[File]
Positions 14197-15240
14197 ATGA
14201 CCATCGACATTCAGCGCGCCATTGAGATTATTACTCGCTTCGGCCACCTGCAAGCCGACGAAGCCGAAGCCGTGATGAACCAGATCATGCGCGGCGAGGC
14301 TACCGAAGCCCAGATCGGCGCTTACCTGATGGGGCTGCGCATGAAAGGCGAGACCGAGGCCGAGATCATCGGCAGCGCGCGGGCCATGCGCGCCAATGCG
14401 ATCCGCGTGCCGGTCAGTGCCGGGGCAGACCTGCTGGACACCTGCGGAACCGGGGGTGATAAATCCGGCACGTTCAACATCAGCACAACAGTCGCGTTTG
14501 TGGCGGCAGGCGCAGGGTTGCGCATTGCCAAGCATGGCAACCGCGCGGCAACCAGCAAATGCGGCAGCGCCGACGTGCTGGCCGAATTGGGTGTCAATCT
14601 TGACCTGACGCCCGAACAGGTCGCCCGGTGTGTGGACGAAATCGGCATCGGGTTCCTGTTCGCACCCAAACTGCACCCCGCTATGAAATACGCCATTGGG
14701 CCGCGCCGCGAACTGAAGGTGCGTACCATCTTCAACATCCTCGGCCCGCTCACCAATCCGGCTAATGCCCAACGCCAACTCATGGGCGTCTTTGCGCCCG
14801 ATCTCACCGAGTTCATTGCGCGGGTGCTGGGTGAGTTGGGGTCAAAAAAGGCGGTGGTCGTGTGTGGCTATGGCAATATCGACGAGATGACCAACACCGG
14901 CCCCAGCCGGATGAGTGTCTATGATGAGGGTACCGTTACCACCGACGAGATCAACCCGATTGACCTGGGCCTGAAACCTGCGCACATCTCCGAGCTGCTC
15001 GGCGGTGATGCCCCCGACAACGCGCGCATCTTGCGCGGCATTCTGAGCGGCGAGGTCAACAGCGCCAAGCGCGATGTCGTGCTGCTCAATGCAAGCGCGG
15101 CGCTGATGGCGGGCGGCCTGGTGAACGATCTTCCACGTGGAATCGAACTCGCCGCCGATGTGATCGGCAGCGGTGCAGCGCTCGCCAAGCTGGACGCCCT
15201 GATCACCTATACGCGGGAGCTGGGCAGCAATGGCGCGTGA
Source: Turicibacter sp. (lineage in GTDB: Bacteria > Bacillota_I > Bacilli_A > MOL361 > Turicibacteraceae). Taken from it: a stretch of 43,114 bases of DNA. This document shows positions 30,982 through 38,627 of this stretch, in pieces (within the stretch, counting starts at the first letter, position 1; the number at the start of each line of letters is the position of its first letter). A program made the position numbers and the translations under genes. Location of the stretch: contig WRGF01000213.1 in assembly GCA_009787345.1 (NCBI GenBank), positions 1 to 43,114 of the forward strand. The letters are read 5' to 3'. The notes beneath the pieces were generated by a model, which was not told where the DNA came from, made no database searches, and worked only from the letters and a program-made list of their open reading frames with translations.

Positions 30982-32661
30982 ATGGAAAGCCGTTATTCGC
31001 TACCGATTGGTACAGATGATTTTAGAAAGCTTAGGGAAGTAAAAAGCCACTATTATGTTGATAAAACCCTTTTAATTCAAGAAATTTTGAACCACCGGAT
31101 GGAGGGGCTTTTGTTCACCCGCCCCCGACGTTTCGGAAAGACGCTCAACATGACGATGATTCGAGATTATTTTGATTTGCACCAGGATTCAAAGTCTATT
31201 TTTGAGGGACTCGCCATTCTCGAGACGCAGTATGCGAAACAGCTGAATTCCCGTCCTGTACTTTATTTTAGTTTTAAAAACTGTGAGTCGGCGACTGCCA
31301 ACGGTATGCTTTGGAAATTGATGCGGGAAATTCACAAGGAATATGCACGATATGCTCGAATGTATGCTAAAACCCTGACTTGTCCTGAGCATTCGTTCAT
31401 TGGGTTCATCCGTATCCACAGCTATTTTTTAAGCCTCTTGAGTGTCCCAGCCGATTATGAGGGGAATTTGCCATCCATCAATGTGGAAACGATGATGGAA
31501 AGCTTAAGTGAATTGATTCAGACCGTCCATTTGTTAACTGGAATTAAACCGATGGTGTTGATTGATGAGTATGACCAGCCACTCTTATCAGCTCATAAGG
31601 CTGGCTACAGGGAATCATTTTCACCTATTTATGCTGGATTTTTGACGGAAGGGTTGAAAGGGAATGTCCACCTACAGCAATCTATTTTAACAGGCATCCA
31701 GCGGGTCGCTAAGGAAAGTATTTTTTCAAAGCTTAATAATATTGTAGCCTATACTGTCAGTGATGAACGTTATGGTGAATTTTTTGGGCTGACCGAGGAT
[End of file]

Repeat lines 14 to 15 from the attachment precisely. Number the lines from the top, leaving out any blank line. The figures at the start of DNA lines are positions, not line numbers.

Source: Turicibacter sp. (lineage in GTDB: Bacteria > Bacillota_I > Bacilli_A > MOL361 > Turicibacteraceae). Taken from it: a stretch of 43,114 bases of DNA. This document shows positions 30,982 through 38,627 of this stretch, in pieces (within the stretch, counting starts at the first letter, position 1; the number at the start of each line of letters is the position of its first letter). A program made the position numbers and the translations under genes. Location of the stretch: contig WRGF01000213.1 in assembly GCA_009787345.1 (NCBI GenBank), positions 1 to 43,114 of the forward strand. The letters are read 5' to 3'. The notes beneath the pieces were generated by a model, which was not told where the DNA came from, made no database searches, and worked only from the letters and a program-made list of their open reading frames with translations.

Positions 30982-32661